Is the payment solely to be put towards the cost of a locum?
The new agreement states that cover can be provided by external locums or existing GPs already working in the practice but who do not work full time.
How quickly will practices receive the payments?
Payments will be due after two weeks of sickness absence but it is not known how quickly the funding may be paid. Practices may need to ensure cashflow levels are robust enough to cope with any significant delay between the sickness and the payment.
What happens if the cost for covering a GP is more than £1,734.18 per week?
The maximum weekly payment will be £1,734.18 so any shortfall will need to be covered by the practice. MIAB’s data suggests the weekly benefit amount for GPs under Locum Insurance is around £2,500 so there may be a shortfall of around £765 per week.
Based on full payment for 26 weeks then half for 26 weeks, the maximum payment per GP under the reimbursement will be £67,633.02 per year. Practices must consider if this amount is sufficient to cover the absence.
GP partners have obligations for practice expenses and overheads – will these be covered by the reimbursement?
The maximum weekly payment will be £1,734.18 so any expenses and partnership obligations will need to be taken from this. It is assumed that any shortfall will need to be covered by the GP partners themselves. There are no indications so far the reimbursement will cover absences from non-sickness related causes, so GP partners will need to ensure any expenses and obligations can be covered for any absence types.
Will GPs with pre-existing or long-term medical conditions be covered by the reimbursement?
MIAB’s understanding is that there will be no medical exclusion criteria for the reimbursement, so GPs with pre-existing or long-term medical conditions should be covered. However, MIAB understands that Locality Teams may make decisions on individual eligibility.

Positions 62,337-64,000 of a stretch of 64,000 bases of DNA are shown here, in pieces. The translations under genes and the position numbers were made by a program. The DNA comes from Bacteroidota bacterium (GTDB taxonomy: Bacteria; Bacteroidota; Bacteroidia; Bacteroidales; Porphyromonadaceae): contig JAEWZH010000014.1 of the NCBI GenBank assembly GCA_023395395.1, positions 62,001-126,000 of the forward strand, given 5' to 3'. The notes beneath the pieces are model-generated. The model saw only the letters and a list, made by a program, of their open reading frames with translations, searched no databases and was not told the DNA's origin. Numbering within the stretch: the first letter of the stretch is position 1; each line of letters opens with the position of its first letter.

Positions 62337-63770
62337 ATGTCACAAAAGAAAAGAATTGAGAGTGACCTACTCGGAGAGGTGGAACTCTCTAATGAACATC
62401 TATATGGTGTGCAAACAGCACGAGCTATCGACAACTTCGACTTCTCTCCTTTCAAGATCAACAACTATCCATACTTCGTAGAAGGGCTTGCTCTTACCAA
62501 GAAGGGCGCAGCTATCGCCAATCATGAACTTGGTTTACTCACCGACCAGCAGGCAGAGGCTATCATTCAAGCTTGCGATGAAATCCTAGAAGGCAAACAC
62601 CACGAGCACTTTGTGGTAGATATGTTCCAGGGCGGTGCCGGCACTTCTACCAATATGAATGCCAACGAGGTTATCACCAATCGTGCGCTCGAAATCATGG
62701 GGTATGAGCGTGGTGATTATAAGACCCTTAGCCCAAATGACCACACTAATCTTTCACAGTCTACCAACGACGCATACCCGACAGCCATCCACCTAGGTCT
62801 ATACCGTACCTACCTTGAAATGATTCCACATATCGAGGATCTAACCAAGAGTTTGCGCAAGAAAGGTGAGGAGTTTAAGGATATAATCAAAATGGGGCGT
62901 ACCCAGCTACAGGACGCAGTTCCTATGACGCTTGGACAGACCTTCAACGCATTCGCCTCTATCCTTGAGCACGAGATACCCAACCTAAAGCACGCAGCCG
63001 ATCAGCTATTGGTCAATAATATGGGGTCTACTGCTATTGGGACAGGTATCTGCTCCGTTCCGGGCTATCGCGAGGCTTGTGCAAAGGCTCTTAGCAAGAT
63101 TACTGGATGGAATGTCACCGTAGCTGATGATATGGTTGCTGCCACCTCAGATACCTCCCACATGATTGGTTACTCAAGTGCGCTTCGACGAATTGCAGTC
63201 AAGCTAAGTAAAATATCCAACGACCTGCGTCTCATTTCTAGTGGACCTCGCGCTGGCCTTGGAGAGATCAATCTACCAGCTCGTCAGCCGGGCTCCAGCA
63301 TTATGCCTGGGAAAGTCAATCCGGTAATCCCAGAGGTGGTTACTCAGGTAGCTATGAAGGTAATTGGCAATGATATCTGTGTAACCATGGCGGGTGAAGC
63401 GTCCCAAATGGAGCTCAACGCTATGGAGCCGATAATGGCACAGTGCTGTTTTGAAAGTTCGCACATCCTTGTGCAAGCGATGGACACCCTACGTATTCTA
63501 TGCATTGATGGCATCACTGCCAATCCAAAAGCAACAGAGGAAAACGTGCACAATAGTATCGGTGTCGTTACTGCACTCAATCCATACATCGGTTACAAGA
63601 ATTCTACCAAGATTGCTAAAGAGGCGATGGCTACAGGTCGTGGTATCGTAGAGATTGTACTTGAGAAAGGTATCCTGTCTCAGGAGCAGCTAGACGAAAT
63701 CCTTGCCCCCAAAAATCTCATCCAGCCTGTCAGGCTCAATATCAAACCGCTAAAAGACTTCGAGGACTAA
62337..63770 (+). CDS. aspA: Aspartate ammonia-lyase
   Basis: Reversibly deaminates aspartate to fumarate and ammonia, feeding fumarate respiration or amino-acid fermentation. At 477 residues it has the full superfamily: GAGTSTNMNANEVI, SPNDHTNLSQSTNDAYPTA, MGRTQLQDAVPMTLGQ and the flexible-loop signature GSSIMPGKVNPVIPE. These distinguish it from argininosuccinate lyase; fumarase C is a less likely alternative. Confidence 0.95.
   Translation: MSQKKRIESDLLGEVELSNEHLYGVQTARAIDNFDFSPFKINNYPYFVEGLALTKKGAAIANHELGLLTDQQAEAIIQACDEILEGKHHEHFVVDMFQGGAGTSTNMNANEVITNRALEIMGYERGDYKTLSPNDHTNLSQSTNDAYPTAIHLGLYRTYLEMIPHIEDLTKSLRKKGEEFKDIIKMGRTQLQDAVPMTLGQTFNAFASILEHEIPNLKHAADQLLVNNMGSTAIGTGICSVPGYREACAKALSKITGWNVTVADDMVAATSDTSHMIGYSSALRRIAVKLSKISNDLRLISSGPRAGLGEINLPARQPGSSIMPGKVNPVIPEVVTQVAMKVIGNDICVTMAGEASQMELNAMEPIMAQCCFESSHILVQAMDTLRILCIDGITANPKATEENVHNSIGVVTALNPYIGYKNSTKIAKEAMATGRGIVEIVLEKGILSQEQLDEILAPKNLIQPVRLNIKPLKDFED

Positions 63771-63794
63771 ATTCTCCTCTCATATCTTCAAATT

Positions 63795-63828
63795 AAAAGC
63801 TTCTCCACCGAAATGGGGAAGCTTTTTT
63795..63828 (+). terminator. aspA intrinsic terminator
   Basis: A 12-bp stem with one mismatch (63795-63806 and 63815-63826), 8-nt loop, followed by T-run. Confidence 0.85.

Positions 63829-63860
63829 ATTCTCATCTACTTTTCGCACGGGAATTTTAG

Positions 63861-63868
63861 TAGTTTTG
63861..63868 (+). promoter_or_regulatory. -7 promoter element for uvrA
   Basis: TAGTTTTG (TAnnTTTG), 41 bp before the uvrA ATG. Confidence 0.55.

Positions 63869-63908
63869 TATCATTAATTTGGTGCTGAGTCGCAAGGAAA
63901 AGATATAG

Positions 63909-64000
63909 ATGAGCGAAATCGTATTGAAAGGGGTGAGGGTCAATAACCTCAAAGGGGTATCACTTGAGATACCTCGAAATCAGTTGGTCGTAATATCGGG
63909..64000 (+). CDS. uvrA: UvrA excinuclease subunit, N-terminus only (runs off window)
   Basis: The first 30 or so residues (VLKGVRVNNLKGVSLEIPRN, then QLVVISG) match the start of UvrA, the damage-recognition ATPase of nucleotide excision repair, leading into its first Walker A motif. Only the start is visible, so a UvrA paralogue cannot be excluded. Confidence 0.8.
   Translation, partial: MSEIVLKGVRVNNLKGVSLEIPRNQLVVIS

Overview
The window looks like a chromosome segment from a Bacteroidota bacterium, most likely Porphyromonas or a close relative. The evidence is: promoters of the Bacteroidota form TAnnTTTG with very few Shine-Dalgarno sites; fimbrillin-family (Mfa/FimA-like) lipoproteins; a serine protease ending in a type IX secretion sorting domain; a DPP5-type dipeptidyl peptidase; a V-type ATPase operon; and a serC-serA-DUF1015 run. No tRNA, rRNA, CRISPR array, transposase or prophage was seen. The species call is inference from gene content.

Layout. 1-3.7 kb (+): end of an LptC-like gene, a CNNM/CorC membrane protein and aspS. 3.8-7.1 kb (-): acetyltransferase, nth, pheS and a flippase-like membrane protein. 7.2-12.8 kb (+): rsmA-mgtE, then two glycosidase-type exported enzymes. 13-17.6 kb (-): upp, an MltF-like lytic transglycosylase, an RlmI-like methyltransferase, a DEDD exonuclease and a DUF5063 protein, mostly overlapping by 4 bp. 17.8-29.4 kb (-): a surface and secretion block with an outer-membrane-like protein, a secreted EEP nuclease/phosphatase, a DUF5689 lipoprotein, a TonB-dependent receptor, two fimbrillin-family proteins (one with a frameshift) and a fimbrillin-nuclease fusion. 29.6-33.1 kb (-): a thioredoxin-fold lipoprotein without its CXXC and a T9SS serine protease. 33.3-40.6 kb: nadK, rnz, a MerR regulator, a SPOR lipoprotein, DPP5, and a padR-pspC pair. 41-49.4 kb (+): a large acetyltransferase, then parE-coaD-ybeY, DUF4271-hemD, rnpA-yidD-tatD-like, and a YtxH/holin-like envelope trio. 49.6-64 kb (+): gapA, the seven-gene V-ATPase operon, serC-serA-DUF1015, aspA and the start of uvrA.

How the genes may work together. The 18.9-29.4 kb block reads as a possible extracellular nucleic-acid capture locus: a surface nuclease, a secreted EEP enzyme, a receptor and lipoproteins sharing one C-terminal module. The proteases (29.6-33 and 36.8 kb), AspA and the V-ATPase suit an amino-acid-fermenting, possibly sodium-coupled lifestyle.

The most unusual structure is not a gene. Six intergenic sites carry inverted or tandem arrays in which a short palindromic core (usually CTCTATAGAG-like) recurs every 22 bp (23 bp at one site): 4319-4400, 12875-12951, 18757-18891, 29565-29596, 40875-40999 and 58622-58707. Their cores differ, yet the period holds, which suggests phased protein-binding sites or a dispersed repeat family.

Does the reimbursement cover all absences?
The reimbursement will not cover absences from non-sickness related causes, such as compassionate leave, jury service, suspension while under investigation and revalidation (confirmed by NHS England). According to MIAB’s claims data, these types of claim (combined) make up nearly 20% of all GP absences over the past five years.
If a GP is in an accident or suffers an injury, will they be covered?
Full descriptions of what constitutes “sickness” have not been published yet so it is not known if accidents and injuries will be covered. NHS England have confirmed that the current SFE does not define “sickness” and wouldn’t expect to do so in future. MIAB understands that if a GP suffers a non-work-related accident and claims compensation, the Locality Team will seek to ensure that a proportion of the compensation payments are returned to the reimbursement funding pot to cover the absence.
Does the reimbursement cover sickness through stress, anxiety, depression or other mental illnesses?
Full descriptions of what constitutes “sickness” have not been published yet so it is not known if stress or mental illnesses will be covered. According to MIAB’s claims data, stress/depression is the third biggest GP absence category, accounting for more than 10% of claims over the past five years.
Does the reimbursement cover maternity/paternity leave?
No. The sickness cover reimbursement does not cover parental leave and that is dealt with elsewhere in the SFE. Those arrangements are unchanged except it has been clarified that payments can no longer be made on a pro-rata basis and will be the lower of actual invoiced costs or the weekly maximum amount.